1) “Sponsor Letter”: This is an important document that you can give the judge. The sponsor should write a letter that includes:
a. How the sponsor knows the detained person.
b. What legal immigration status the sponsor has (needs to be U.S. citizen or a legal permanent resident). The sponsor should also attach proof of their immigration status to the letter.
c. An address where the detainee and the sponsor will live. This has to be a street address, not a P.O. Box. The sponsor must attach a piece of mail with their name and address on it to prove that they’re living at the address. They can use a phone or electric bill with their name and address on it.
d. How they will support detainee if released and any other factors to indicate ties to community.
2) Other Supporting Documents: In order to prepare for your bond hearing, it’s your job to gather as much proof as possible to show the judge that you have strong ties to the community and that you won’t commit any crimes if you’re released. These documents may also be useful for your case beyond the bond hearing. The following are examples of good evidence
a. Any evidence that you are eligible or have a strong case for relief from deportation (I-130 approval notice, evidence of past persecution, etc.)
b. Proof that my close relatives have legal status in the United States (Birth Certificates of US Citizens, Legal Permanent spouse, parent, children)
c. Tax Records
d. Letters of support from as many family members as possible (including drawings from children) and a copy of the identification of the person who wrote the letter.
e. Letters of support from friends and a copy of the identification
f. Letters from people who know me (neighbors, landlord, employer, religious leader, etc.)
g. Letters showing community involvement (church, volunteering)
h. A letter from you reflecting on why you want to stay in the US
i. Proof of financial support my family (rent receipt, child support)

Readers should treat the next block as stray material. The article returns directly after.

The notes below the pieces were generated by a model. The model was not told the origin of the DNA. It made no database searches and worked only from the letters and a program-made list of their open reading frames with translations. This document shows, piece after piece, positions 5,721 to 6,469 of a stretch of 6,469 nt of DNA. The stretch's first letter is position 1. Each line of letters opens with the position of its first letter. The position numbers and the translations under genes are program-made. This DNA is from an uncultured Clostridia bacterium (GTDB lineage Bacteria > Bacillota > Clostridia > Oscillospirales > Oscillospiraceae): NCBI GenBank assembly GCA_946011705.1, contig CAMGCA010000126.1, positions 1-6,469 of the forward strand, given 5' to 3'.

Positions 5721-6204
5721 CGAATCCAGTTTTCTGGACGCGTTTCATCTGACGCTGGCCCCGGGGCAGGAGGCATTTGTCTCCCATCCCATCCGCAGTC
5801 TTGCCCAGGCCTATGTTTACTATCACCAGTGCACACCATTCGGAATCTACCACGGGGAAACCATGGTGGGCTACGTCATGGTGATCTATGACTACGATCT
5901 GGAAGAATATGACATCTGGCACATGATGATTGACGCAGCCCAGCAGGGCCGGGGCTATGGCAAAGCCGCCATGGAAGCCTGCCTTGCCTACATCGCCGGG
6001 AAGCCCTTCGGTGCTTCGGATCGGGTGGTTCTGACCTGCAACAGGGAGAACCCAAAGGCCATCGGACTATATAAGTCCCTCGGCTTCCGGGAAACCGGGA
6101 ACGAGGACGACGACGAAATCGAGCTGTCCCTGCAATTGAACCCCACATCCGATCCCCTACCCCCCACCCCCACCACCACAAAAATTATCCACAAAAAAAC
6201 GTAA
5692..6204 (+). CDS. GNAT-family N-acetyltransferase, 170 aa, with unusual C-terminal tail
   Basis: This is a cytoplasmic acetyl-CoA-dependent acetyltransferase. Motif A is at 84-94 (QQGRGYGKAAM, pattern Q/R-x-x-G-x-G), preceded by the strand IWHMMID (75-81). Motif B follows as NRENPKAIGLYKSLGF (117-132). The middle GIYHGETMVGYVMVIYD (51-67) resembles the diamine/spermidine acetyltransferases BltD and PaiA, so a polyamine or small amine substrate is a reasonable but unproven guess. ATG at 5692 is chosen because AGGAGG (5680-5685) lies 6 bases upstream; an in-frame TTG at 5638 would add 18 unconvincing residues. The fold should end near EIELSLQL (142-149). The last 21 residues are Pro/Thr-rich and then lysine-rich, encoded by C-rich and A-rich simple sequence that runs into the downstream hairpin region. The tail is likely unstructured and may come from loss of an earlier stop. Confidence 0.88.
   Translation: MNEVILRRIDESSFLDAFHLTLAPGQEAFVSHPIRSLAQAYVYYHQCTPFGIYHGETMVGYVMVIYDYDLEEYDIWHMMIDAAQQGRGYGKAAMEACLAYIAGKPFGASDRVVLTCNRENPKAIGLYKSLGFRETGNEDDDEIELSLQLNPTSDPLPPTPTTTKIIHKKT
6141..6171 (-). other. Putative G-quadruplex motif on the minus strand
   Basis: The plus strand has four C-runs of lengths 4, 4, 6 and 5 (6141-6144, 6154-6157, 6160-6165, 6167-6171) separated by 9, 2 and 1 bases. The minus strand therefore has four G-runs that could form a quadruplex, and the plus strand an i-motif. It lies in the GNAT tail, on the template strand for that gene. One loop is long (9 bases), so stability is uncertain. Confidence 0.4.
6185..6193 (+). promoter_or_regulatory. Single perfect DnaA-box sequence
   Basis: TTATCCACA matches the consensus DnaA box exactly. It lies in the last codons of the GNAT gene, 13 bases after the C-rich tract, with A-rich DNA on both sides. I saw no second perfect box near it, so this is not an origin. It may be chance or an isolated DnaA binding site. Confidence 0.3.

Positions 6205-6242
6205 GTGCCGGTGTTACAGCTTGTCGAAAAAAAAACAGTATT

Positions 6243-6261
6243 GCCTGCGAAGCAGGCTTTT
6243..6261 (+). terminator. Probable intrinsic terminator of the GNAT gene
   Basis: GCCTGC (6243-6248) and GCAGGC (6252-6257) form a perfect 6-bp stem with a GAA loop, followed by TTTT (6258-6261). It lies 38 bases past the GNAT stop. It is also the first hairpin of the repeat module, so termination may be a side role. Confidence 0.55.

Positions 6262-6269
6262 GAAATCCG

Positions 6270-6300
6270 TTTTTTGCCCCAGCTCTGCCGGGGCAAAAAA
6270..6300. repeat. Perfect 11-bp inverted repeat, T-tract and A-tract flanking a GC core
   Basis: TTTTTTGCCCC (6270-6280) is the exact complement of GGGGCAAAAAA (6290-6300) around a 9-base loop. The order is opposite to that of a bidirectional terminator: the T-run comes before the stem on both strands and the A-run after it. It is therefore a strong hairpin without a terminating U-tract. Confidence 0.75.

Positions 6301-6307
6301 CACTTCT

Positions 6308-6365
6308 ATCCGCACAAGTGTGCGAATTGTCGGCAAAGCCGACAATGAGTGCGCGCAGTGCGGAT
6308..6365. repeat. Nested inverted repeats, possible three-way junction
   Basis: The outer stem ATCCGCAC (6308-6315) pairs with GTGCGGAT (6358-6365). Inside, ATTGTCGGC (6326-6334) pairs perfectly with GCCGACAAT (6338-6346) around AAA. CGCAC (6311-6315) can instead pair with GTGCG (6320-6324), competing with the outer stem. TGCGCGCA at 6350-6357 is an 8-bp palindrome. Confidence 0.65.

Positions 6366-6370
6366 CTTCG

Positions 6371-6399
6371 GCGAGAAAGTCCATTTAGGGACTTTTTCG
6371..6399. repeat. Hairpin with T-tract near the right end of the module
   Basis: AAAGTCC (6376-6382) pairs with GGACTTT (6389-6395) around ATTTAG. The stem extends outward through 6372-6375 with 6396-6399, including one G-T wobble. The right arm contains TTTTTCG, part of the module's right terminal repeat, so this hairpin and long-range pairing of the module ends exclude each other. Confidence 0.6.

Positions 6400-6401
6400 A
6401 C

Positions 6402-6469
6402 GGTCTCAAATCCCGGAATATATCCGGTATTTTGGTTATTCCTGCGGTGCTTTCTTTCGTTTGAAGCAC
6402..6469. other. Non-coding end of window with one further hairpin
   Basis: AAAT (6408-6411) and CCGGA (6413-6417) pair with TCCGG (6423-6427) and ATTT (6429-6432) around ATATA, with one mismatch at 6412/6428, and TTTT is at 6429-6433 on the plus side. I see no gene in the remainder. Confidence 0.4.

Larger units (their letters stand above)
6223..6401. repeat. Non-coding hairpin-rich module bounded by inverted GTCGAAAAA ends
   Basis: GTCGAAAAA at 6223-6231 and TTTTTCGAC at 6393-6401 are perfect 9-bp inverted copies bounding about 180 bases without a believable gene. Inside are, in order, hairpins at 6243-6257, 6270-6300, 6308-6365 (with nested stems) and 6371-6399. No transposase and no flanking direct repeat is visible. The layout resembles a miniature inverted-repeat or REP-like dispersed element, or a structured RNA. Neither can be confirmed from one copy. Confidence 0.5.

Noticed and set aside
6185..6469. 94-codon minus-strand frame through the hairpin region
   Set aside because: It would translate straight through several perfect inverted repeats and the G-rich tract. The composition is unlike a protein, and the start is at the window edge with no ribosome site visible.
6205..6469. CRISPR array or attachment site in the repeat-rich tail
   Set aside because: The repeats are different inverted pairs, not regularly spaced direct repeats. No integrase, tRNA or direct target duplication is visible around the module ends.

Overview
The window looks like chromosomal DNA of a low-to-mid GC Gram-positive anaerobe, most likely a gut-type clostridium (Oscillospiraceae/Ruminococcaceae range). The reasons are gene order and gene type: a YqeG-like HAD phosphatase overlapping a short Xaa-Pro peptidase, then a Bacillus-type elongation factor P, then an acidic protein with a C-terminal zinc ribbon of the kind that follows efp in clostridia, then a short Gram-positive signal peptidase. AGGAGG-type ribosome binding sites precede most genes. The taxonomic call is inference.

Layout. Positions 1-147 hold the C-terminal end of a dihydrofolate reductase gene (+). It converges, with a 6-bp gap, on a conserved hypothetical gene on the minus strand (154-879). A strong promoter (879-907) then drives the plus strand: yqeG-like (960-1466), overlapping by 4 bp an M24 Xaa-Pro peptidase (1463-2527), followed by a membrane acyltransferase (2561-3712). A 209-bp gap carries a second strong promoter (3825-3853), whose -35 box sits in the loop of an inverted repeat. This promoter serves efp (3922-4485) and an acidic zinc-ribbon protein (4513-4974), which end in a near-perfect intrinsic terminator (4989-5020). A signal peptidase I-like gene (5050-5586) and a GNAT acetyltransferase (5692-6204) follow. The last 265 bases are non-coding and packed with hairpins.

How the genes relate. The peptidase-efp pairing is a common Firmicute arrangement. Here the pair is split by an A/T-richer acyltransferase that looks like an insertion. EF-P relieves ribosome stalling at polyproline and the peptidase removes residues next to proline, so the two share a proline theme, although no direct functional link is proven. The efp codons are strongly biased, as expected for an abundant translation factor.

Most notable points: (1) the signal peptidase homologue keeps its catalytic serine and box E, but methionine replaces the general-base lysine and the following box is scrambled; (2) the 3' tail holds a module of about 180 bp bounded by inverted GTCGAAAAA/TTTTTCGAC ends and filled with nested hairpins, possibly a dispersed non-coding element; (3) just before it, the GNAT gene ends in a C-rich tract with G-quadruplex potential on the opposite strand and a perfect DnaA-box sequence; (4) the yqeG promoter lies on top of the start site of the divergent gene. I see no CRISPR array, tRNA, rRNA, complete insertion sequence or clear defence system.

j. Letters from religious organizations I belong to
k. Photos of family (birthday parties, holidays, pets, babies, etc.)
l. Certificates from Rehabilitation Programs
m. Informational Pamphlets on rehabilitation programs in my area (domestic violence, alcohol or drug abuse, anger management)
n. Social Security Records
o. Evidence of property ownership<
p. Certificates, diplomas, awards, etc.
q. Copies of my medical records and my close relatives
r. Copy of my marriage certificate
s. Proof of any debt that I have (mortgage, car loans, medical, etc.)
t. Proof of insurance (car, medical, etc.)
u. Evidence of service in the armed forces
v. Letters from counselors or doctors, describing health problems or trauma showing impact on detainee if he/she was deported.
w. Make sure that each person writing a letter includes a copy of their identification with the letter, including a driver’s license, a permanent resident card, or a passport.
x. If the letters aren’t in English, you’ll need to translate them and include the “Certificate of Translation” that’s at the end of this packet.
y. Ideally, you should make three copies of all original documents. One copy will go to the judge. The other copy will go to the government attorney. You’ll keep the third packet for you. You can either mail your packet to the government attorney and the judge or bring it with you to your hearing.